Australia Here We Come

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Sydney walked into cheer practice with her theme song “I’m Coming Out” playing.  She was ready.  She did a great job following directions and participating.  I think she really enjoys working with the girls.  Her last practice is this Saturday.

After cheer practice we went out to eat then went home.  I promised her she could ride her bike.  Earlier that day her school ipad was disabled.  She thought she left the kindle at my parents house and the extra, extra ipad was broken.  So it would be a non electronic day but it was 70 degrees outside. So, we would spend the day outdoors.

When we finally made it home. She went to the garage to get her bike. We made it to the next driveway and the chain was loose.  I tried to adjust the chain but something was wrong.  We would need help with tools and some bicycle knowledge.  I explained to Syd that the bike needed some repairs and we would have to have someone help us.  We pushed the bike back to the garage and she handled the change/disappointment well.

We came inside and she went to my room. I thought we would watch a movie together.  That happy, smiling, cheerful child was gone.  Now I was looking at a twelve-year-old with hormones raging, on her period and all of the triggers finally clicked.  Now, God I don’t mind the autism but you could have cut me some slack and kept that period!!!!

Syd asked for her bike, her iPad her kindle, Pappa(my daddy), Mr. Martin, her second grade teacher and chocolate ice cream.  You name it she needed it.  We went to Australia and I was silent.  I didn’t instruct her to do her breathing or point to her calm down charts.  I was ready to ride this out.  This was her first meltdown at home with me in over a month.  So I guess she had to make up for lost time.  She began to cry. Before Harrison could come to my room I told him I’ve got it.  Go and enjoy his day.  We sat in Australia for two hours.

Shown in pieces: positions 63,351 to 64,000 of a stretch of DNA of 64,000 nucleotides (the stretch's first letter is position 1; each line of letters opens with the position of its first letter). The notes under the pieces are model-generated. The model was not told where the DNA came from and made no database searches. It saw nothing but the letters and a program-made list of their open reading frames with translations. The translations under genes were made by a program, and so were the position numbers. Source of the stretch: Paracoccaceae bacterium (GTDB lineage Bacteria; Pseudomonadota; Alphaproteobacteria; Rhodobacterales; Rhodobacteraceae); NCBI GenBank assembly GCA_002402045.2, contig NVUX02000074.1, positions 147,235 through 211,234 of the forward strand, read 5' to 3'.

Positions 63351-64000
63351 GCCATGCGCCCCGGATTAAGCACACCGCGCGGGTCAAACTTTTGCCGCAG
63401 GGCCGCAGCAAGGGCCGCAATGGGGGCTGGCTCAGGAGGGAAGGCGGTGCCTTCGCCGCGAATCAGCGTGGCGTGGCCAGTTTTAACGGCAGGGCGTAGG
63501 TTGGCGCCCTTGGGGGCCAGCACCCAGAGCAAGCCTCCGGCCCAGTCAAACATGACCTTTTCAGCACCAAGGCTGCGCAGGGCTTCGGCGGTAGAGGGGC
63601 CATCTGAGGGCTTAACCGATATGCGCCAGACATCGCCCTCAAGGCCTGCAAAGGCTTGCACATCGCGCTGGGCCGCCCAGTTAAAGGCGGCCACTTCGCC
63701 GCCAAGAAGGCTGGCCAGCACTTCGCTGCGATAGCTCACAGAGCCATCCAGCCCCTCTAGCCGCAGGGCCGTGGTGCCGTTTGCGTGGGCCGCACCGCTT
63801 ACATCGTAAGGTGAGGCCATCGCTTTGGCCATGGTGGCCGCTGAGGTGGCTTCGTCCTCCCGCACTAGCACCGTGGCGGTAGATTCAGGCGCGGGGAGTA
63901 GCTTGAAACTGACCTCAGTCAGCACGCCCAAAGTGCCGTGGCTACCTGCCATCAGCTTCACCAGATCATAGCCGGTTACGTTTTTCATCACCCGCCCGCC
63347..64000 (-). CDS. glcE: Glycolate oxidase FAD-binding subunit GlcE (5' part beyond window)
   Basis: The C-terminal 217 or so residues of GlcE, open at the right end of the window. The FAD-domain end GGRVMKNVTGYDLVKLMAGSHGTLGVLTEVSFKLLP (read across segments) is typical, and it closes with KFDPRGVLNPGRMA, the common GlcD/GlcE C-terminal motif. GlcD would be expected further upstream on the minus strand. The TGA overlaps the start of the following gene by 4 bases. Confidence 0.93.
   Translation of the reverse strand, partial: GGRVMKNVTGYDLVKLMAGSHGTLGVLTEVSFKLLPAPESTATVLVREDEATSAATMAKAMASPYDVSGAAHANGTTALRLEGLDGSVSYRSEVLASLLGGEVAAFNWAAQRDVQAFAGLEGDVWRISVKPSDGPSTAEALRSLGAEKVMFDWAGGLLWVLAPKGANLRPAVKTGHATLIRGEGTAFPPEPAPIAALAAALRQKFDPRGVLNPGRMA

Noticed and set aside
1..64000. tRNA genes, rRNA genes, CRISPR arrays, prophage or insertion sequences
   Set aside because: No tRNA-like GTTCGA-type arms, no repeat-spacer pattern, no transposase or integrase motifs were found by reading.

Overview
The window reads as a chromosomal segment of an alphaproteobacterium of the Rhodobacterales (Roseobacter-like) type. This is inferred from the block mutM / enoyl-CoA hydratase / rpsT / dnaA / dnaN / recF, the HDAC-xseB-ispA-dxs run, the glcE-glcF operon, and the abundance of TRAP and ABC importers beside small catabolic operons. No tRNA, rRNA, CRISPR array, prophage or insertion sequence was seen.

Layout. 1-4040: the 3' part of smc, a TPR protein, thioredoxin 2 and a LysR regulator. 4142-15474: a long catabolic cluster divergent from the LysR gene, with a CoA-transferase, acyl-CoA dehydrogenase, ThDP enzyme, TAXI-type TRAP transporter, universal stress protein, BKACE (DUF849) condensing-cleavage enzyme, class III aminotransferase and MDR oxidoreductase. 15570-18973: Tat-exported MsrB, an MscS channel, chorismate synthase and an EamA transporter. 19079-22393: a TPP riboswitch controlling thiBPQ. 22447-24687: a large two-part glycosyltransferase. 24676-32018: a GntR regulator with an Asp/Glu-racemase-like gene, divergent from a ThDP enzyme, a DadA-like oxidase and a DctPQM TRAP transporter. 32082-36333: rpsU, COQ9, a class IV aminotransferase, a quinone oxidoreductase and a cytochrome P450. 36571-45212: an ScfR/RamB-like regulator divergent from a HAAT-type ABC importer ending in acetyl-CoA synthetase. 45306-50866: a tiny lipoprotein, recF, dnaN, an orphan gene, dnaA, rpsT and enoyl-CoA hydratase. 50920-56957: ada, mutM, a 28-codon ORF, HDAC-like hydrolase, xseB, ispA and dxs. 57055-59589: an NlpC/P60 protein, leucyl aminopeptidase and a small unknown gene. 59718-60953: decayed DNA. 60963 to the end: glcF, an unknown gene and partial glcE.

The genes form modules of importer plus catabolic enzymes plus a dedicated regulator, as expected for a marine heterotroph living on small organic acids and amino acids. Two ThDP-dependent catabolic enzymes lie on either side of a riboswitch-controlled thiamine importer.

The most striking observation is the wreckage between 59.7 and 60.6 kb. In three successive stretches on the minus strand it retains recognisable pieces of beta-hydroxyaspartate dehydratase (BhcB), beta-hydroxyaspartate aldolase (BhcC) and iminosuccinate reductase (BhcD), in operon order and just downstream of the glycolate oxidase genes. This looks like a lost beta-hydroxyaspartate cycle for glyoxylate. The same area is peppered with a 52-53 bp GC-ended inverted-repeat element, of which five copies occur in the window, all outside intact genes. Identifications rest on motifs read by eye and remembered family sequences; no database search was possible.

She would cry loudly and then sob. Next, she would look at me with those beautiful brown eyes and cry again.  I couldn’t help her. This was hormonal, and internal.  This was autism.  I held her and prayed.  I recited my “go to” scriptures in my head.

I thought she would cry herself to sleep but she didn’t.  After two hours she stopped crying.  She wanted a nice bubble bath and I wanted a glass of Gnarly Head Pinot Noir. 

I needed help with her bike. So I posted on our community Facebook page just to see if anyone could take a look at the bike.  Immediately messages poured in, with people asking to look at her bike.  The doorbell rang and I thought if this is my ex-husband again, I am throwing in the towel.  But it was my next door neighbor.  Her dad fixes bicycles and wanted me to bring her bike over.  Our guardian angel next door, fixed Sydney’s bike for us.  She was able to ride her bike that same evening. 

The rest of our day was fine.  But we were all exhausted.  No matter how much I blog or share videos of living with autism. I am not sure if you will ever truly understand it.  Until you live it 24 hours a day and seven days a week. 

This is our story.

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